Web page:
Name: Speech fasting.

Age: Ancient.

Appearance:

Pardon? I’m not sure I caught that.

Oh, for heaven’s sake, this isn’t going to be very useful if you abandon the entire pass notes format, is it? Fine, I’ll talk. But only under extreme duress.

Why under extreme duress? I’m trying to speech-fast, because I want to be like Lulu.

I knew it. It’s always bloody Lulu with you. Yes, but listen. Whenever Lulu has a show, she doesn’t talk until noon. She exists in a state of extended silence. She isn’t even allowed to whisper. Doesn’t that sound great?

Lulu being silent? Anyone being silent. Lulu says it helps her “take care of my instrument. It allows me to sing.”

But you don’t sing. I know. But it turns out that speech fasting has a multitude of benefits that aren’t necessarily related to helping you perform Shout for the billionth time.

Name some. OK, in Hindu philosophy mauna is the practice of silence. The Bhagavad Gita teaches that quieting the voice and mind helps us to acknowledge the background of stillness that is our true nature.

I’m lost. The Hindu sage Ramana Maharshi spent a lot of his life in silence after having a revelation about the ocean of pure consciousness that exists in us all.

Yeah, I’m struggling here. Fine, there may be other reasons why you should spend some of the day in silence. A piece in Psychology Today last year suggested that not only does silence help us become better listeners, but it can also help us empathise with those who cannot speak, such as babies.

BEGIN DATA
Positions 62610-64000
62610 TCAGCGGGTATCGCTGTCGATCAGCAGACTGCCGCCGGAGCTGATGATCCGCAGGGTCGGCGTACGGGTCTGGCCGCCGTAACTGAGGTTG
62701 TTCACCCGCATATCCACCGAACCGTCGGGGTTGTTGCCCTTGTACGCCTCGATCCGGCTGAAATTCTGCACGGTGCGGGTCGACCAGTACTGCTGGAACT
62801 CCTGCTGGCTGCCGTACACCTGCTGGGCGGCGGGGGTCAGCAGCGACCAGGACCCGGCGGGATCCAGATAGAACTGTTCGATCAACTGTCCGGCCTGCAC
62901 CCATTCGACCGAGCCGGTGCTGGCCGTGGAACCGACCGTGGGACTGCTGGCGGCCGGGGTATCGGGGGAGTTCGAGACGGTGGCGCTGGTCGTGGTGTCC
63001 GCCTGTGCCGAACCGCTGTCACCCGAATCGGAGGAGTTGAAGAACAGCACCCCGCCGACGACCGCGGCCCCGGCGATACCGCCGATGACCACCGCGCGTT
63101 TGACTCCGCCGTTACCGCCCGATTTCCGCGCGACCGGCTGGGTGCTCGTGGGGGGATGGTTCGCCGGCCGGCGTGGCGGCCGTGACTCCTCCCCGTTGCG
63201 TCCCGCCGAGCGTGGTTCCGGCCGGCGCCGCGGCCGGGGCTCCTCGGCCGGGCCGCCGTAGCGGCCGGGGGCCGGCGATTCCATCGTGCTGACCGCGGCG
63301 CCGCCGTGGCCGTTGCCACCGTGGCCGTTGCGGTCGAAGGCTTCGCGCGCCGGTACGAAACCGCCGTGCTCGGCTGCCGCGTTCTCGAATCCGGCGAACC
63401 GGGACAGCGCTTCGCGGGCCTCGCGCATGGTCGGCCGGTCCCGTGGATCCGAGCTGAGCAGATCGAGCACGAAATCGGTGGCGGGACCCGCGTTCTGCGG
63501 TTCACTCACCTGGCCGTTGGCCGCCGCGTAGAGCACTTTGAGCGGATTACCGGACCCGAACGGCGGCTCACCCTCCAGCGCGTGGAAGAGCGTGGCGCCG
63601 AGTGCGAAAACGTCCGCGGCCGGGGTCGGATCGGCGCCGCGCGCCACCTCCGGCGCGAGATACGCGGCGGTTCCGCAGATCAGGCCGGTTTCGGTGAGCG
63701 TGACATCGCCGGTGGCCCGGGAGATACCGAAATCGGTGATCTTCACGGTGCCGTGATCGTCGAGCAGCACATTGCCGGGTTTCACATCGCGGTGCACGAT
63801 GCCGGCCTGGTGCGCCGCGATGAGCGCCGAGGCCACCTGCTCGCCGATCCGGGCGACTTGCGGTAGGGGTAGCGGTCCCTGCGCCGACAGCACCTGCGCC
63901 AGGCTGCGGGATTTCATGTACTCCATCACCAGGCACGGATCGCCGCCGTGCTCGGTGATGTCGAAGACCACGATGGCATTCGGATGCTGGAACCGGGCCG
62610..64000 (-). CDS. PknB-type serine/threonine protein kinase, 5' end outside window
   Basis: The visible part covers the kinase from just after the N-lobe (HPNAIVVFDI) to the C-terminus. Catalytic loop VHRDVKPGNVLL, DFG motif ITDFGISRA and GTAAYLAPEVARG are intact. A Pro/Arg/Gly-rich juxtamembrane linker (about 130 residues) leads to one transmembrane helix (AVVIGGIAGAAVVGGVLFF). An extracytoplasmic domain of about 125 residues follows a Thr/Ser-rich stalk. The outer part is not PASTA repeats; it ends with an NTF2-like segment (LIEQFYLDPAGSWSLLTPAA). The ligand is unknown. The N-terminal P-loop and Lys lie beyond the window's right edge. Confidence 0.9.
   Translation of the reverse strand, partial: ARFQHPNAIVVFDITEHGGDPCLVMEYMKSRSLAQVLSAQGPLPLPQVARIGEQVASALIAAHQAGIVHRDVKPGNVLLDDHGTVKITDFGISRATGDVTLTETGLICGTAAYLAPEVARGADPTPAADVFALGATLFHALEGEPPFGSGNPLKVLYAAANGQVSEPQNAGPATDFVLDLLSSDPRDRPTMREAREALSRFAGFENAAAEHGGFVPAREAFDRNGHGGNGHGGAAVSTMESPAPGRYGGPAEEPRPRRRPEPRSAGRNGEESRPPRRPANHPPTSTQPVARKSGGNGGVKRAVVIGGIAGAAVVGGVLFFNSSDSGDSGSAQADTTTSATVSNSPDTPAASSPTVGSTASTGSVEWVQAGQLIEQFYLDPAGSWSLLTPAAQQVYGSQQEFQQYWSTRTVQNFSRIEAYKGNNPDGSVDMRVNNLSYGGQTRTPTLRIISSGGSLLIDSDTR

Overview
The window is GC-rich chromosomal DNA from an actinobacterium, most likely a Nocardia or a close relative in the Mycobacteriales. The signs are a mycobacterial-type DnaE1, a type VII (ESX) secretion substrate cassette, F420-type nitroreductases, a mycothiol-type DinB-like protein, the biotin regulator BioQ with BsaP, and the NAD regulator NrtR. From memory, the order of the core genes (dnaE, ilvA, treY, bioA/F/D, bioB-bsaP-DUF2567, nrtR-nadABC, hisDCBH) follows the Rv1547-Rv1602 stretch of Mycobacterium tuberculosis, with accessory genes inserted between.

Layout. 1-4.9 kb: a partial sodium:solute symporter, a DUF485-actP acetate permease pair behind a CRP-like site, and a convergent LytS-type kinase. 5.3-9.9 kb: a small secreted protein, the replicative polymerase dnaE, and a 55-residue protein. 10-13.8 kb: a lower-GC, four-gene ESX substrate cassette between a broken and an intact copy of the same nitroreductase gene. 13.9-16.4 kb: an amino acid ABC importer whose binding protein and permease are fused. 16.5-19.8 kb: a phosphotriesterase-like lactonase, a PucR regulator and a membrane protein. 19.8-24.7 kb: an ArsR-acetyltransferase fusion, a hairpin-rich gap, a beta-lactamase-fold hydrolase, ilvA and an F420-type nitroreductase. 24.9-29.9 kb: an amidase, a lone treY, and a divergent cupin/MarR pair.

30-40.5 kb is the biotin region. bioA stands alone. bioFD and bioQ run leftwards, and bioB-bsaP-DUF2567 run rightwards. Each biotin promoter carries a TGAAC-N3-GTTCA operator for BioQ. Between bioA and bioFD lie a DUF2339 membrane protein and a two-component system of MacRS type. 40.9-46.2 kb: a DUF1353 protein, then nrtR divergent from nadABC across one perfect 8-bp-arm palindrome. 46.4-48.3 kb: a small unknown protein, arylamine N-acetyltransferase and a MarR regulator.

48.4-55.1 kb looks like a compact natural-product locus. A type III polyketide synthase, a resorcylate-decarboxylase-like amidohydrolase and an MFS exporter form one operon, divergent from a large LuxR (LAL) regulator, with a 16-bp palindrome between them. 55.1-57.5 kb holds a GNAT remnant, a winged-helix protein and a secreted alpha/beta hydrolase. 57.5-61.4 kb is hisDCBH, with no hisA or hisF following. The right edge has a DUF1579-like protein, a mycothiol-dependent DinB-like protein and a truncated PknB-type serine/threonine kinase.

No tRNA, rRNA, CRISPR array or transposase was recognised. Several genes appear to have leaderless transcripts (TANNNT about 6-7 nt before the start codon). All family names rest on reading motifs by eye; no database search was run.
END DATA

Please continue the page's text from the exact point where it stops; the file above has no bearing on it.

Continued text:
Sorry, what were you saying? There are also studies, such as this one published in 2006, that link periods of silence with dramatically lowered blood pressure. It can also help to reduce levels of the stress hormone cortisol and, in mice, has been shown to promote brain growth.

And I assume that people will like you more if you aren’t constantly yammering away at them. Well, maybe not. That used to be the case, with the book How to Make Friends and Influence People advocating forging relationships by asking lots of questions of other people instead of just talking about yourself.

But? A study in 2022 asked people to participate 30%, 40%, 50%, 60% and 70% in conversations, and revealed that the people thought to be more likable were the ones who spoke the most.

So I should just go in and dominate every conversation I’m in? Only up to 70%. Talk 71% of the time and you won’t make friends or influence anyone.

But periods of silence are OK? They’re great. Now would be a good time to start one.

Do say: “Silence is golden.”

Don’t say: Anything.

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